Bonsai by Alejandro Zambra (Translated from Spanish by Megan McDowell) - review by Louis Rogers

Louis Rogers

Shallow Roots



Fitzcarraldo Editions 74pp £9.99

First published in Spanish in 2006, Chilean writer Alejandro Zambra’s debut novel, Bonsai, concerns Julio and Emilia, two students who find each other through a love of books and get into the habit of reading aloud in bed. Their relationship is derailed when they read a short story about an affair whose success is measured against the life of a houseplant: when the plant dies, so does the relationship. Later, Julio works on a novel, called Bonsai, which seems obliquely to be about his and Emilia’s relationship. As Zambra’s novel charts the interweaving of their lives over time, life seeps into literature and vice versa.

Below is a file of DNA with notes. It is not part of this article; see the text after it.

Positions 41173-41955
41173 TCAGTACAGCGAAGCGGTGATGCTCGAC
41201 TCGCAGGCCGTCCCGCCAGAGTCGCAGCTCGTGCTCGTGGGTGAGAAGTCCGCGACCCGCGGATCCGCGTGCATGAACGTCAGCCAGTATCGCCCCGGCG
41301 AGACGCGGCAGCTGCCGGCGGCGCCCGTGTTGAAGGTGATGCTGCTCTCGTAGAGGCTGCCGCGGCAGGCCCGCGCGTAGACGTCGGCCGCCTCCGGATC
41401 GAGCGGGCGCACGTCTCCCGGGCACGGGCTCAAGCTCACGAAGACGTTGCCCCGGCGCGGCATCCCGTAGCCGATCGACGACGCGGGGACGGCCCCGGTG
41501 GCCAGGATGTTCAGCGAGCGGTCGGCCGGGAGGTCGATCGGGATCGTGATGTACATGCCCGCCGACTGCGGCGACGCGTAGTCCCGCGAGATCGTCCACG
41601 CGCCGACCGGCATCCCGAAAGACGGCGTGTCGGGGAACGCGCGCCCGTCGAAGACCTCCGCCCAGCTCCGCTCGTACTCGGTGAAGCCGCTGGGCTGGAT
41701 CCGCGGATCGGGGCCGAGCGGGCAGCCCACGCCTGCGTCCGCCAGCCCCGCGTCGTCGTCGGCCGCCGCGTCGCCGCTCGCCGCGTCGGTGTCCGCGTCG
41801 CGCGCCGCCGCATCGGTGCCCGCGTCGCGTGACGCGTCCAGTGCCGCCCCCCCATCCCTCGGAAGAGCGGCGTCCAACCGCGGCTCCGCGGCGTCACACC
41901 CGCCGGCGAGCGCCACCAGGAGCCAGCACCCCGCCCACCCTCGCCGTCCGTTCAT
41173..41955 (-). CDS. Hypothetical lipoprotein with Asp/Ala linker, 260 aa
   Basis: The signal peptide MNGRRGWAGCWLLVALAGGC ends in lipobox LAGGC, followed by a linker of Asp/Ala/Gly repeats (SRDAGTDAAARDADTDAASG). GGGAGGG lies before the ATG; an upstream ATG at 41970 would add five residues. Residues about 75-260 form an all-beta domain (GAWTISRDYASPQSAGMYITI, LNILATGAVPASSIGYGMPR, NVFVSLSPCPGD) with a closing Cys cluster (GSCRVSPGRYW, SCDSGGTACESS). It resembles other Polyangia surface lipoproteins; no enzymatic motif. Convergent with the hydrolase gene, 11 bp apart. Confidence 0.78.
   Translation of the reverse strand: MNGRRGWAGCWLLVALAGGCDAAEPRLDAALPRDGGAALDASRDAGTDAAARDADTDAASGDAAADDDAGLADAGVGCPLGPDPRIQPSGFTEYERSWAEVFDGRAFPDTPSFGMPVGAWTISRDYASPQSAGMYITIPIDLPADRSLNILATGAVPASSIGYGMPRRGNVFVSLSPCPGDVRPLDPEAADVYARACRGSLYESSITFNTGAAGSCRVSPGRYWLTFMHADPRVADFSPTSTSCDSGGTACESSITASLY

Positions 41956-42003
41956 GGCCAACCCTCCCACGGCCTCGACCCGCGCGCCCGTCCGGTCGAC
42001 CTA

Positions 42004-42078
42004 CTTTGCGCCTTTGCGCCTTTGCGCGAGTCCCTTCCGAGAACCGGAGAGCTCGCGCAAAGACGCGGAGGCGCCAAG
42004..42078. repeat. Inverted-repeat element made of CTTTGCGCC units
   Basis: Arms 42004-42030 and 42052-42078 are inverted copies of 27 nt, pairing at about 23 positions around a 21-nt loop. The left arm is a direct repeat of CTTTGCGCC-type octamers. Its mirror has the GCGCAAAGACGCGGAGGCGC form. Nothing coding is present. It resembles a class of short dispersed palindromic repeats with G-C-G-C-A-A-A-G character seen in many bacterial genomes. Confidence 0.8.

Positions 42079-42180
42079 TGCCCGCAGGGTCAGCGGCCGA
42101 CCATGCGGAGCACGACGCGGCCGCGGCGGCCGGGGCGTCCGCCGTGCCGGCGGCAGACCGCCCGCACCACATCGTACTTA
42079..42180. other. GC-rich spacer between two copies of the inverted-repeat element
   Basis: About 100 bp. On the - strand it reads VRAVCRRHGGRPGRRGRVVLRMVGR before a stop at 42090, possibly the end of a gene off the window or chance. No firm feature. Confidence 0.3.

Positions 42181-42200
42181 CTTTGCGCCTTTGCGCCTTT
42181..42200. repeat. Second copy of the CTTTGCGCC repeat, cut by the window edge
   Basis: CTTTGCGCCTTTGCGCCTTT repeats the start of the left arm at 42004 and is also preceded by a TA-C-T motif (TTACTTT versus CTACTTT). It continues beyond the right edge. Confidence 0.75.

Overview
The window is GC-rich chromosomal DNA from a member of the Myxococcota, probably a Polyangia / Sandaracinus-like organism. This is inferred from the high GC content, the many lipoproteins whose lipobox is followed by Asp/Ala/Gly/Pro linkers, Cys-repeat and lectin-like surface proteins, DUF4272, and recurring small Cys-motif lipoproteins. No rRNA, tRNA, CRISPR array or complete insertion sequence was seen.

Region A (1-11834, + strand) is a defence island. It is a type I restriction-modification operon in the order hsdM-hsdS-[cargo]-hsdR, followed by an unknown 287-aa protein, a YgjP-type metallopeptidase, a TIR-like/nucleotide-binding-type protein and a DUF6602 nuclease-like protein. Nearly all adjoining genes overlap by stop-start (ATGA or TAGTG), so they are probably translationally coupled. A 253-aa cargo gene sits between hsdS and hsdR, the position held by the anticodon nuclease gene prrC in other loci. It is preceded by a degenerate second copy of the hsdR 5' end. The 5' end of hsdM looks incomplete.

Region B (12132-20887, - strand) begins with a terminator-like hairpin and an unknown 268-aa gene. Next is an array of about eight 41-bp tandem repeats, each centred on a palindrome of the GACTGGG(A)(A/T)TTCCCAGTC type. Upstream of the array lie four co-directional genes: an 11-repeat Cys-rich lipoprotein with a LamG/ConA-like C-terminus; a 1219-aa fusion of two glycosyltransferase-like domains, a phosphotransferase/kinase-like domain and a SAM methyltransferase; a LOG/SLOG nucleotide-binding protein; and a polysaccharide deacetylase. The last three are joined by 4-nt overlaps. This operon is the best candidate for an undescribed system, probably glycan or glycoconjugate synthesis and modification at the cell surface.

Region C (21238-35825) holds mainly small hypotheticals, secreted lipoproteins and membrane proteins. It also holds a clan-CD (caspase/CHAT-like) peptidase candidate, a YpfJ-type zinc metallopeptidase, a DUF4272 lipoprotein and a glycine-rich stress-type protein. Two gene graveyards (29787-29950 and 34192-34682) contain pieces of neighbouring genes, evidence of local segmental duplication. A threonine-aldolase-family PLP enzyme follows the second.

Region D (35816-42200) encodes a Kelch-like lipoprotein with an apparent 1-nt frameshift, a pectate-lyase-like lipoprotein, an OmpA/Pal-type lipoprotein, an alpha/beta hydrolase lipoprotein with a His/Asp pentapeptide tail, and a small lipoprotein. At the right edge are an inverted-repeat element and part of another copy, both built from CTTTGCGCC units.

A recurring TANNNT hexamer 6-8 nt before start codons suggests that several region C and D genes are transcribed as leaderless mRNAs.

At only seventy-four pages, Bonsai seems filled with far more characters, poignant turns, subplots and jokes than it should have room for, reaching far into the peripheral lives of both its protagonists. Its title evokes the novel’s domestic world as well as its own tiny, crafted form. The

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